As business owners, salespeople and customer service reps, our job is to create the clearest communication possible. Yet we often confuse, and sometimes alienate, clients and prospects when we present their options tangled up with our opinions.
How do options and opinions get tangled up together? How can we prevent this confusion in our communication?
Options refer to “something that may be chosen” (Merriam Webster). These can be viewed as a list of actions, products or events that your customer can consider and then decide on one or two or more that they want to purchase or accept. While the customer’s decision may be based on some emotion on their part, communicating options is a logical process.
You might present options as a numbered list, or in a particular order based on things like price or date or location. You are providing your customer or prospect with facts, based on your discussions with them, and then stepping back and allowing them time and space to make a decision.
No matter what the client or prospect decides, you learn something about them, their needs and how to grow your relationship. Even if they don’t choose any of the options you present, you still learn more about their needs.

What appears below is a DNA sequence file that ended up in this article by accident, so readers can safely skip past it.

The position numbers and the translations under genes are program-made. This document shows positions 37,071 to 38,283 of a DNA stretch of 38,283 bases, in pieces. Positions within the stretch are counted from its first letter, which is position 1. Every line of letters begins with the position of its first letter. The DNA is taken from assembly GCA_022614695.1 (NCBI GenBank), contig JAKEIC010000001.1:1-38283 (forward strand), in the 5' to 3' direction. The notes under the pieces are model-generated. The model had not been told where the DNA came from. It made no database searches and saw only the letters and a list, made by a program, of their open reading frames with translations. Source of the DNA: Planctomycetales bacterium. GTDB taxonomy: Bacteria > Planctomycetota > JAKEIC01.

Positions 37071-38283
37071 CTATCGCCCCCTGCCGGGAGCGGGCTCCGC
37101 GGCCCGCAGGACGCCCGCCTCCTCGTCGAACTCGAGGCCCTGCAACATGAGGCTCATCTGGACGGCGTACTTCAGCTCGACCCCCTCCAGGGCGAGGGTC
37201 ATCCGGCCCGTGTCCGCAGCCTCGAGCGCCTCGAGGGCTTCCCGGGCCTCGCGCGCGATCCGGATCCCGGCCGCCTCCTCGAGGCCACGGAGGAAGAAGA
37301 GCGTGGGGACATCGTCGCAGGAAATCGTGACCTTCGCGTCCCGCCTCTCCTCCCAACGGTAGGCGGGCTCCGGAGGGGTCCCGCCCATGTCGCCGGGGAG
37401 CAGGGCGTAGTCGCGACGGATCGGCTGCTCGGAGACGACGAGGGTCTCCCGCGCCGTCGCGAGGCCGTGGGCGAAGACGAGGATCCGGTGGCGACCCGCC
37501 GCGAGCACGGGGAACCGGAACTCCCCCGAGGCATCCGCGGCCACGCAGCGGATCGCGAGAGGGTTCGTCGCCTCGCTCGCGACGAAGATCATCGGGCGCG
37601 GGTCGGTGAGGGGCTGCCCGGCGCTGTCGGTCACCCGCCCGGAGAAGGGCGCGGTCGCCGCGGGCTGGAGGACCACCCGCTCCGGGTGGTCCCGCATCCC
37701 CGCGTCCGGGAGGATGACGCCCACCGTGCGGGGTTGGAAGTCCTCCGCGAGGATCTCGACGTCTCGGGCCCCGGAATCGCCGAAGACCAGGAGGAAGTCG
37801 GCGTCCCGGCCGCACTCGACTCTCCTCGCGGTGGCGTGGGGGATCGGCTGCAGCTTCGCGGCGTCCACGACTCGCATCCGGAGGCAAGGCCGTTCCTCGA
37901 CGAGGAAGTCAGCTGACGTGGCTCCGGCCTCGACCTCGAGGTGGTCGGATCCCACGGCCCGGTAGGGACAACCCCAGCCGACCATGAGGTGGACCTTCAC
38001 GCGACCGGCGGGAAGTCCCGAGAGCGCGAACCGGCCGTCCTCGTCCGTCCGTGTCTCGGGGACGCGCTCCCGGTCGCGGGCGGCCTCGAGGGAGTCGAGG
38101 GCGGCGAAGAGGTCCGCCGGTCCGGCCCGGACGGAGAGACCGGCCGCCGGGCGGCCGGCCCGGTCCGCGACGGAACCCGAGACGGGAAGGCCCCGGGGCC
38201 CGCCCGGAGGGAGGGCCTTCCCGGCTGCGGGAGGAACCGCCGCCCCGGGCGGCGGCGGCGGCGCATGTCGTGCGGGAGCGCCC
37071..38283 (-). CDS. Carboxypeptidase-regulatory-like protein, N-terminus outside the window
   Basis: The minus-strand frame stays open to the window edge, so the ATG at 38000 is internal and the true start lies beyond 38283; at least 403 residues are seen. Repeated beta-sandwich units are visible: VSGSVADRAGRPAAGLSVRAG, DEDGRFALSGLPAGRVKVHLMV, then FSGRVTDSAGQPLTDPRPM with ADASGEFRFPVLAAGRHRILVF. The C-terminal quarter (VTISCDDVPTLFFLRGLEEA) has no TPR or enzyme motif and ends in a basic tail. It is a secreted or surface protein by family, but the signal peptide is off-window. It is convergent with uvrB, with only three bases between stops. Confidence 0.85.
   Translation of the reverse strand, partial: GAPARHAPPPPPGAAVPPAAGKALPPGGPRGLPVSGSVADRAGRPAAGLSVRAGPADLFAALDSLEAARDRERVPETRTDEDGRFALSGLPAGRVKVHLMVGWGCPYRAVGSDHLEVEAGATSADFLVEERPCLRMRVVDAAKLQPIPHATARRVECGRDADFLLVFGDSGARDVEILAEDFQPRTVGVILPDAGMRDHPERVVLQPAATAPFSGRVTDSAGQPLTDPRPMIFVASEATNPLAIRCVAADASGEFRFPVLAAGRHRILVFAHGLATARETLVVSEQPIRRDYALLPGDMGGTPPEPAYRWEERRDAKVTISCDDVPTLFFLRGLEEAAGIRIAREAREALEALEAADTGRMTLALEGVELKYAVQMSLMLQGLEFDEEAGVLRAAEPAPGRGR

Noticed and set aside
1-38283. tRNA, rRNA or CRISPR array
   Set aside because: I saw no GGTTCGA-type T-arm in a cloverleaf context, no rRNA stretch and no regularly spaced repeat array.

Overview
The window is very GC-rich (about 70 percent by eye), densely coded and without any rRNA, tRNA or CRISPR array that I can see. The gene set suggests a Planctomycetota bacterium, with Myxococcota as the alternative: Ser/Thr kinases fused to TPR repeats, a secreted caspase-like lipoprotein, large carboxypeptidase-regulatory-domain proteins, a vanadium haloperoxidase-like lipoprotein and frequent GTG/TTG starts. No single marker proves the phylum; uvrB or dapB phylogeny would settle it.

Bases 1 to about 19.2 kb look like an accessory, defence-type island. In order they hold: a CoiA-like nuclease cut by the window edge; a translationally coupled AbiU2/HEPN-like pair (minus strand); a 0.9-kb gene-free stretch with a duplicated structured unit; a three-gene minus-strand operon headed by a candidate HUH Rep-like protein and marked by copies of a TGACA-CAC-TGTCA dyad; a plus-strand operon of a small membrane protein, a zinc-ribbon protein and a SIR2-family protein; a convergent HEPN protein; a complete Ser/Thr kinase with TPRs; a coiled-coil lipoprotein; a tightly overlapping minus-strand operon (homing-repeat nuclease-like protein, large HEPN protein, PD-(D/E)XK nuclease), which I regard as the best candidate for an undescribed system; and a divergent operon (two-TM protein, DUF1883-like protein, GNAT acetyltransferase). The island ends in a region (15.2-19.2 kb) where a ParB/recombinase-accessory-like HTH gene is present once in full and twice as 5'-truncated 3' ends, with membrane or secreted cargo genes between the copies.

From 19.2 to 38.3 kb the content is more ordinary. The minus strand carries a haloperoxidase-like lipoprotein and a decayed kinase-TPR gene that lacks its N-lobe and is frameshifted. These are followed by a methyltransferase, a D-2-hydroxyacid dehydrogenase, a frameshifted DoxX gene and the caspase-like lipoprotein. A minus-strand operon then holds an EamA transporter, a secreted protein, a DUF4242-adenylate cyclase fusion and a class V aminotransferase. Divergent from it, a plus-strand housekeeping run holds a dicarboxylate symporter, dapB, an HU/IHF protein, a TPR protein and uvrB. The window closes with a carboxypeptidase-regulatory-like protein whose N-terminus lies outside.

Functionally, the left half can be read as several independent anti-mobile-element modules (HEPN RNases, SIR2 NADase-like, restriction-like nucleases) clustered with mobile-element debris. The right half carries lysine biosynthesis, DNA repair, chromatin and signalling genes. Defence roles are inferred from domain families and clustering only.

Opinions can be defined as “belief stronger than impression and less strong than positive knowledge” or “a formal expression of judgment or advice by an expert” (Merriam Webster). Sharing your opinions with customers and prospects is often important and very valuable.
An opinion is best expressed with a preamble such as “Based on my experience …” or “What I’ve noticed …” or “My preference is …” or “What others are sharing with me …”. While this information may indeed be logical, it also includes your personal, and sometimes emotional, biases.
When we mix options with opinions we can create confusion, annoyance and often lose the opportunity to grow a relationship with a client or prospect. For example, a service provider sent me an email with several options for our next step. Beside each option, they included an opinion:
*We could do this for this result, but I have heard that this can add some time delays …
*So we could do this, but perhaps we want to do something else entirely …
The options are there but they are entwined with other bits of information that muddied my decision making. I had a cranky reaction to this bit of communication and felt a bit manipulated. Either the company wants to work with me and provide me with options to consider, or they want to work with me but not be straightforward with facts and their thoughts.
In the end, I chose to walk away … and write this blog post. Now I’d love to hear your thoughts.
Where’s The Phone Lady?
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February 26 – Talking to Your Customers, CEED, Halifax, NS
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